(2) Due to his influence during the Middle Ages, Augustine also was appealed to in favour of the papacy. But it is well-known that though in his day the Roman bishop had considerable influence, together with other metropolitan bishops (such as the one at Antioch, Jerusalem, Alexandria and Constantinople) in no sense was he considered primate.

His now proverbial sentence, "Roma locuta est; causa finita est," is so tortured and taken out of its historical context that it is made to mean something far different from what Augustine meant (as happened with many of his other sayings, e.g. his stand and arguments against the Donatists were used to approve the physical persecution of all dissidents.)

From Augustine's writings it is clear and indisputable that for all intents and purposes the Sacred Writings of the apostles and prophets were the infallible and final Judge in religious controversies. But having this stand, Augustine, as a bishop in communion with the rest of Christendom, did not hesitate to refer controversies to reputed judges, among them, the bishop of Rome.

But his sentence, quoted above, come only after both the African and the Roman church had condemned Pelagianism. For Augustine the case was closed because there was enough concurrence and catholic unity on the issue.

That he did not regard the Roman bishop and the highest authority in the church is patently evident in his relationship with Zosimus when the latter approved of Pelagianism: he opposed him, seeing that Zosimus was in error. It is totally unfair to take one sentence from such a great teacher and by it put to nought the weight of his voluminous writings.

(3) In attempting to establish order and pre-eminence within Christendom, the Council of Nicea mentioned several sees, among them Rome.

A later synod convened in Sardica (343), in the interests of the then-budding pretensions of Rome, interpolated the following in the sixth canon of Nicea: "The Roman Church has always enjoyed the primacy." Nicea had said no such thing, as the Roman theologian Aloisious Vincenzi confessed in 1875.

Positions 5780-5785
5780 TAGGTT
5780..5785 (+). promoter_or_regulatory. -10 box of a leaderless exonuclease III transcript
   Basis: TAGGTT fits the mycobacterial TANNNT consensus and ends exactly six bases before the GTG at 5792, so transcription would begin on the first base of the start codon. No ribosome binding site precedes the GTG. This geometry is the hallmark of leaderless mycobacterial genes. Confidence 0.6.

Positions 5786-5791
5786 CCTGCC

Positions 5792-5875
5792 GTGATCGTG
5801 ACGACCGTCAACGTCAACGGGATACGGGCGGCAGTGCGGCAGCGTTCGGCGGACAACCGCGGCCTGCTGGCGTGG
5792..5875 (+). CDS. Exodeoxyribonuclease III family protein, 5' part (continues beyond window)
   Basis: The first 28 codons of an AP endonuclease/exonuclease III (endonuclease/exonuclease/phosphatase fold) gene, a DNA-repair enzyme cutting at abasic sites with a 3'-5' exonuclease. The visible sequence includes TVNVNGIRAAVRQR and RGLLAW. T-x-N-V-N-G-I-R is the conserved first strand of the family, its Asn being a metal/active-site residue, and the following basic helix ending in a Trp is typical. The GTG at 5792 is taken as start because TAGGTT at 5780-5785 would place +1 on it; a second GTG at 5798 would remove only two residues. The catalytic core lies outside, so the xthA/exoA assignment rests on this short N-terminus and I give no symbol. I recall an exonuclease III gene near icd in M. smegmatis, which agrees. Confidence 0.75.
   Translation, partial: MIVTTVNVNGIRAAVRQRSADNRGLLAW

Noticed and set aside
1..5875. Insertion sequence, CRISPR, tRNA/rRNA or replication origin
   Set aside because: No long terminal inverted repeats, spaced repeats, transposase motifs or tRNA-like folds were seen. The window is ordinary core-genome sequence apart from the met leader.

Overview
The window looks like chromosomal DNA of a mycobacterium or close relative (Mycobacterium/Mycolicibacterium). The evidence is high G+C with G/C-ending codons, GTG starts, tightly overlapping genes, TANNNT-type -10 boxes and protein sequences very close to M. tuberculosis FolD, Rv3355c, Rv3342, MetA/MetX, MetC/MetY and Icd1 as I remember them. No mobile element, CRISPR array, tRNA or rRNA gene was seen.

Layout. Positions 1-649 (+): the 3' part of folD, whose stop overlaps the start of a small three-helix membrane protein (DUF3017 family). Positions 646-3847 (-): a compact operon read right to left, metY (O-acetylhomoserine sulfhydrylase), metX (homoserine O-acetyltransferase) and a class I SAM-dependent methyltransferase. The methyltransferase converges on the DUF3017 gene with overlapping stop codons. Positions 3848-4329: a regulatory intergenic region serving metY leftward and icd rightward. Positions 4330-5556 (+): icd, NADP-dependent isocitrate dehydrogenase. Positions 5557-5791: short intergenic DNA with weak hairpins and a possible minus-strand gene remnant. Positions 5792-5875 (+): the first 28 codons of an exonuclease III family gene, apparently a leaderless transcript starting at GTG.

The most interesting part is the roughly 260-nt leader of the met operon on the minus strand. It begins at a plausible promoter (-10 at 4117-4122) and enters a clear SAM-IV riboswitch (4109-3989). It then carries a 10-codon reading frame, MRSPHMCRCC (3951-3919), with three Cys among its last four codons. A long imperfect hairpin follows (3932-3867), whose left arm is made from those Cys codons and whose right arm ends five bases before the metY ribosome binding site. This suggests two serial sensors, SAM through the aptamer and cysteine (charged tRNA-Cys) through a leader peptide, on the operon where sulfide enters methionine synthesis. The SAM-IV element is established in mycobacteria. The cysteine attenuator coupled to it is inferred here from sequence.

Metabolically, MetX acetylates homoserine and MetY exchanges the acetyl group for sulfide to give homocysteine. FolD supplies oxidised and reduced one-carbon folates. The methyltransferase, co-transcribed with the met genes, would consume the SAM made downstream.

(4) The Greek Fathers, especially Chrysostom, Cyril of Alexandria and Cyril of Jerusalem, were also made to say them that never entered their minds while they were living. Roman forgeries were produced to bolster all the more the Vatican jurisdiction, culminating in the writings of Aquinas who, in referring to the mangled writings of the Greek Fathers (without knowing about the interpolations), taught that the Pope is the first infallible teacher of the world, and that he is also absolute rule in the church.

The conclusion is simple and strong: when someone has a poor case to defend, and does not have concrete and solid evidence in his favour, will do whatever comes to his hand to bolster up his position, even though he knows how far short he falls of his assumed authority. To build up and defend its undue authority, Rome resorted to blatant lies presented as the truth to blind its followers.

Her boasted unique authority is not even hinted at in the Scriptures; her only way was to pretend an antiquity and an authority coming down from the apostles themselves. Hence the falsifications.

In addition, in reading the ancient Fathers, we have to be careful and take them with a pinch of salt. If, as is the case, unprincipled scribes attempted to change the text of Scripture in their copying, then how much more the writings of men?